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Colours, forms and shapes

In translating Ayub Khawar’s poetry, Muhammad Shanazar has produced a worthwhile book

Colours, forms and shapes

Ayub Khawar is now a poet with many published books and it was about time his works were translated into English. He was lucky that he found Muhammad Shanazar whose endeavour at translation can be found in Symphony and Other Poems. Khawar’s books of poetry that have been published in Urdu are Gul-e-Mausam, Tumhe Jaane Ki Jaldi Thi, Buhat Kuch Kho Gia Hai and Mohabbat Ki Kitab.

We all have lived through difficult times, especially in the recent past that has been racked with violence and a division that has shaken this society to its very core. Like all sensible people, Ayub Khawar too has been traumatised by what society has become and has been yearning for peace. The dream that Khawar shared with his generation was shattered and this left him feeling a heavy sense of sorrow.

O! My lost morn of the Beginning,
O! The Morn with bright forehead,
Who knows?
In which crease of the time,
In which cycle of the cyclone,
And wherein lies in the abysmal depths,
My morn of tomorrow.

Translation is difficult because it involves self-negation on the part of the translator. Still Shanazar has produced a worthwhile book; each translated poem overflows with personal pain gurgling out of the deep recesses of the poets’s heart. In most of the poems an elegiac tone prevails that affects the reader. Shanazar too went through feelings similar to the poet — drifting on the potent waves of pathos.

Translation is difficult because it involves self-negation on the part of the translator. Still, the translator has produced a worthwhile book; each translated poem overflows with personal pain.

Khawar yearns for global love, peace and harmony. In Symphony he vents his profound desire to see the world in perfect concord, surrounded by the distinct colours of the rainbow. This is similar to what Aftichia Kapardeli, a poet and critic from Greece, has written at the start of the book: she writes that she found  “a light radiating therapeutic peace, love, beauty and dream with a majestic serenity that takes a breath through the fog of everyday life.”

Shanazar finds Khawar’s imagery uncommon and vigorous, bearing  colours, forms and shapes. The texture of the experience is complex but comprehensible. Echoing the same reaction in her preface Adriana Istrefi, the Albanian poet and representative of the World Poetry Movement and International Art, has said the poems are composed in such a style that when they start they appear to be soft, when they move on they push the reader through exclamatory calls and cries, hidden in the typological words of poetic confessions.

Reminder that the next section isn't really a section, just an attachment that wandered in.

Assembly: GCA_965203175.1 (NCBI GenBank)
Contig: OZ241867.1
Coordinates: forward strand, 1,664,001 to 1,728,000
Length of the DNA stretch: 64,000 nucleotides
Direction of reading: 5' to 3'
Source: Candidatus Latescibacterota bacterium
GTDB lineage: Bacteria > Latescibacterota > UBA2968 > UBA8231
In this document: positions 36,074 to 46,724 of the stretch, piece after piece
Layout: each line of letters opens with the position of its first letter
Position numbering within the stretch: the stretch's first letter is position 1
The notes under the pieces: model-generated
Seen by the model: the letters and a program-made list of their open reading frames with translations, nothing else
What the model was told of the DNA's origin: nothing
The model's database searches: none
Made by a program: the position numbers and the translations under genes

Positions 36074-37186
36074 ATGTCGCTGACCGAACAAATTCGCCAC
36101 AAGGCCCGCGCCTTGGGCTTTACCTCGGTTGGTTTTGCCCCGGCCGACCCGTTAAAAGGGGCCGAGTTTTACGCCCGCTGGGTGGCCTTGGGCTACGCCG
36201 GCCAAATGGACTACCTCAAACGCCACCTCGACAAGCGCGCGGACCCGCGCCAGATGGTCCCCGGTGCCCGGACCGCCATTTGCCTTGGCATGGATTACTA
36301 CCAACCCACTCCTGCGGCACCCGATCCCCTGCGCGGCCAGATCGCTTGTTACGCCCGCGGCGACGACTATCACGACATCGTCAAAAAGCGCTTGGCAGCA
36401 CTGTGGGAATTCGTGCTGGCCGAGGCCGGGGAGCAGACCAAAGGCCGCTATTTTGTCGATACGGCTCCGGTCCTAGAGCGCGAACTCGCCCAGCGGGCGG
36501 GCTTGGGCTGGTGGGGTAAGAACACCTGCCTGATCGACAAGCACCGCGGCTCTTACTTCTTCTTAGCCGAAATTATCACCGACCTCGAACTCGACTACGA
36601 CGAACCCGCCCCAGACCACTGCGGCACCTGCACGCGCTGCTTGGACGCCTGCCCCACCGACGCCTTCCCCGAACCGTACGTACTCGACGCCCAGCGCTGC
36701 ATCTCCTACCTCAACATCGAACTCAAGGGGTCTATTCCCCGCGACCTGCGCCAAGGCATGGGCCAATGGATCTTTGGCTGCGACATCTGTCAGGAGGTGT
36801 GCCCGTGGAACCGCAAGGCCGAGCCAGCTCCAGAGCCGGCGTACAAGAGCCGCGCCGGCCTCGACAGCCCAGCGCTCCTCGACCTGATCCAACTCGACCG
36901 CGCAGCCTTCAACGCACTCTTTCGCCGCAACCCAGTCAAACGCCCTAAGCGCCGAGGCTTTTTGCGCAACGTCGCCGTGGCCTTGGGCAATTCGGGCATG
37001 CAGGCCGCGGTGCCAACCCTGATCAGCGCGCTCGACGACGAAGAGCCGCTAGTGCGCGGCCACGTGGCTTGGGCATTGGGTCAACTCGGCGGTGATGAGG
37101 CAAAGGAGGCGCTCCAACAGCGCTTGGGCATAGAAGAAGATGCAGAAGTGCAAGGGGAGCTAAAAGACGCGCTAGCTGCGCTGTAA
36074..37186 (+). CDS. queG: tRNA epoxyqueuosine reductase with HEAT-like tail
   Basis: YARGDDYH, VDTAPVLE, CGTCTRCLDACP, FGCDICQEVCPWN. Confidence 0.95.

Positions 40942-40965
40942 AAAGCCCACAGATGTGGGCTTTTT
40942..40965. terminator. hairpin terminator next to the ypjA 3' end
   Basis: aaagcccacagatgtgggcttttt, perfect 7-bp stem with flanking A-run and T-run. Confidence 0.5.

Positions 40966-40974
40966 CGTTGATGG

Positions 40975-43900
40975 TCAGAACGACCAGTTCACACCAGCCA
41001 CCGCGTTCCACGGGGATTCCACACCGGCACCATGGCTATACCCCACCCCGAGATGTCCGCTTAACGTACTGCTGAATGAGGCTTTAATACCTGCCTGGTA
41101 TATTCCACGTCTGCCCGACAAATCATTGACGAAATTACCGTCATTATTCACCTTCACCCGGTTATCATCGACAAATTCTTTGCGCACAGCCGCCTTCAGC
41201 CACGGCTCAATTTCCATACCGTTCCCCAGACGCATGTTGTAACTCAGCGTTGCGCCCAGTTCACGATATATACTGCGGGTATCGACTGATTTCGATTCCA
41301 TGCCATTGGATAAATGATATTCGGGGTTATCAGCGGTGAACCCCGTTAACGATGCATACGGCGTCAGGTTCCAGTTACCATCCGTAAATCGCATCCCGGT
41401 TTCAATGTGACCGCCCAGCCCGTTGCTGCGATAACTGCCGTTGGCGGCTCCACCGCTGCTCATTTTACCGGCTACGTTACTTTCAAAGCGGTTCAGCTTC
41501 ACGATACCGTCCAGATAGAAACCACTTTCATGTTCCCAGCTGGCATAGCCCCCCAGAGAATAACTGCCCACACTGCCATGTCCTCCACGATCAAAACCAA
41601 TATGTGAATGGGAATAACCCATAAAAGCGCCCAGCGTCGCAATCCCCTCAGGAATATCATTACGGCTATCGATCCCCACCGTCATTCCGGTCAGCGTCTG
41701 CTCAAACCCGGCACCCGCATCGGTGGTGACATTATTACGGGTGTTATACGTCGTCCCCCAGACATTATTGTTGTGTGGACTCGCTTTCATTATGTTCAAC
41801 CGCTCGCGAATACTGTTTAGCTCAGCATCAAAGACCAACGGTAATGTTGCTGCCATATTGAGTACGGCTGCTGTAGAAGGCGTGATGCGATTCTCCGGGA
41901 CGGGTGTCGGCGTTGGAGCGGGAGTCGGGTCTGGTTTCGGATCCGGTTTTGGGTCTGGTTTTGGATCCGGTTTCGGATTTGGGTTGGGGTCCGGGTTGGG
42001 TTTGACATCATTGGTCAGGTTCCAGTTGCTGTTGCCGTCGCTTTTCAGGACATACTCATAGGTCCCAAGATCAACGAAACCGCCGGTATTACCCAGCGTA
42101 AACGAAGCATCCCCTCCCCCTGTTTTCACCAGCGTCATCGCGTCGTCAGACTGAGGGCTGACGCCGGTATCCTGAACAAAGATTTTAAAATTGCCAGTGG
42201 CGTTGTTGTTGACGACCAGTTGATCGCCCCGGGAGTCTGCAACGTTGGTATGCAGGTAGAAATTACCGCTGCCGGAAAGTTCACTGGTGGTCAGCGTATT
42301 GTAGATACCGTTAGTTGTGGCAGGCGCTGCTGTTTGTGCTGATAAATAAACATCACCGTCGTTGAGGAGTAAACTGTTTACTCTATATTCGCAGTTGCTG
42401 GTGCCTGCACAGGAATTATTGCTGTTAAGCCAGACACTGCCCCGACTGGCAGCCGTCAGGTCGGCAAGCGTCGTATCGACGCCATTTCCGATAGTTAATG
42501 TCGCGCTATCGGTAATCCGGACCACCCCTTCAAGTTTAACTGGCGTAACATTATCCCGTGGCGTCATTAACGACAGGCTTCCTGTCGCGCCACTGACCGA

“I wouldn’t be here for a few days,
I would be for leave for some years
In times of some other cosmos;
In my absence you won’t be accountable,
You may tear to pieces anyone’s heart,
And make it desolate as you like,
No one will blame you for your savagery”.

What is to be considered seriously is that there is an inevitable loss in translation and this reality is undisputable. Once we have reconciled with this truth, the next big step is to assess how the loss can be minimised.  There is, of course, a school that considers that translation is a futile activity because the loss cannot be avoided. It is transference from one language to another without a soul or transmigration without a soul. In the end it is actually a creative act or very close to the creative act when that lost soul of one language is recreated in the soul of the language in which the translation is taking place. It is then not translation, at best an adaptation.

It is difficult to make any translation a truly representative one, especially if there is a translation of some of the work. Ideally, it should aspire to be of all the works of the poet. Poetry does go through a certain progression and what has been written in one phase might be totally different from the second or the third phase. It also ascertains that the poet has progressed and developed as he has grown in experience and has seen more of the world. The translation should be reflective of that growth or lack of it as well.

It is hoped that this will not been the last translation of the works of Ayub Khawar but the first, and that there will be more translations as there should be of Urdu poetry and fiction in general.

Symphony and Other Poems
Poet: Ayub Khawar
Translated by: Muhammad Shanazar
Publishers: Misaal Publishers
Pages: 325
Price: Rs 600

Sarwat Ali

The author is a culture critic based in Lahore

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